After concessions, the sole issue remaining for our decision is whether the seven heirs of the decedent, John A. Fischer, ceased to use qualified real property for a qualified use, so that they are liable for an additional estate tax pursuant to section 2032A(c). [3]

FINDINGS OF FACT

Some of the facts have been stipulated and are so found. The stipulations of facts and exhibits attached thereto are incorporated herein by this reference.

At the time their petitions were filed, petitioners John R. Fischer (‘ John R. ‘ ), Richard J. Fischer (‘ Richard‘ ), Francis J. Fischer (‘ Francis‘ ), and Patricia Ann Norman (‘ Patricia‘ ) resided at Mount Vernon, Indiana; petitioner Wilburn H. Fischer (‘ Wilburn‘ ) resided at Corpus Christi, Texas; and petitioners Mary Jean Martin (‘ Mary‘ ) and Dorothy Fischer (‘ Dorothy‘ ), by her guardian, Mary Jean Martin, resided at Poseyville, Indiana.

John A. Fischer (‘ the decedent‘ ) and his wife, Florence Fischer (‘ Florence ‘ ) were citizens of the United States and resided in Posey County, Indiana, for virtually all of their lives. The decedent and Florence owned, as tenants by the entirety, certain real estate in Posey County, Indiana, consisting of a total of 209 acres, and comprised of approximately 166 acres of farm land, 23 to 26 acres of unproductive and unmanaged woodland of little value, 17 to 20 acres of woods and creeks and a residence (hereinafter referred to, collectively,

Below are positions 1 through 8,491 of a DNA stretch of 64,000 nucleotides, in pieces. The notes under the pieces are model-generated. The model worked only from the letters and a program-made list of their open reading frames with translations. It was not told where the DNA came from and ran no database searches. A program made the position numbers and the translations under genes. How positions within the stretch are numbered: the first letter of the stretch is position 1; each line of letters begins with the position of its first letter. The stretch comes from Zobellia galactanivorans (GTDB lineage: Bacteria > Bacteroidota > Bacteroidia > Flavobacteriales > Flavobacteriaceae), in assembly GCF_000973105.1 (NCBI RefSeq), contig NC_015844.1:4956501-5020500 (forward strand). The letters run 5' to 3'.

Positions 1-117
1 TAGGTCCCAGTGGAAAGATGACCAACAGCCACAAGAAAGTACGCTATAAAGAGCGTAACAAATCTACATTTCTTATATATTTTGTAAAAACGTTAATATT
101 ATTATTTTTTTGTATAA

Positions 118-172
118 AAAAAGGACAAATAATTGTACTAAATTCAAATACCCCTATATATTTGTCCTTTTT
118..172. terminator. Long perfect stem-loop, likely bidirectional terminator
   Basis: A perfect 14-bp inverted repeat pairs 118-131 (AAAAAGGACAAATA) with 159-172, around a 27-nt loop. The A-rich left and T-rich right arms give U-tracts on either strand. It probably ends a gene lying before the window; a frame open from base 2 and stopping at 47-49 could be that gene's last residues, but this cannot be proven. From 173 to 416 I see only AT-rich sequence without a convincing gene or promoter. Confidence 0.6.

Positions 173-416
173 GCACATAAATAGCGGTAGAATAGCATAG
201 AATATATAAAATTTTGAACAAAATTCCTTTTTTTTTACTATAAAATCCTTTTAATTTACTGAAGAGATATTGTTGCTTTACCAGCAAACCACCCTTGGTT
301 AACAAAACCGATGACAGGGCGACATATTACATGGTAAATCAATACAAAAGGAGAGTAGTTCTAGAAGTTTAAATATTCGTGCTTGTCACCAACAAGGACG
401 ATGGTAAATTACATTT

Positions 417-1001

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as ‘ the farm‘ ). At all times here pertinent, the farm produced various types of crops.

Decedent and Florence Fischer had seven children, namely: John R., Richard, Wilburn, Francis, Dorothy, Patricia, and Mary.

The principal occupation of decedent and Florence Fischer was farming and they personally farmed the foregoing acreage until approximately 1970, when they were unable to do so as a result of advancing age and poor health. At such time, they entered into an oral sharecrop arrangement with Mary's husband, Anthony Martin (‘ Anthony‘ ), whereby he would farm approximately 95 acres of the farm on a sharecrop basis, with one-third of the net proceeds therefrom going to the lessors and the remainder going to Anthony. In 1974, the lease was modified to include the entire farm.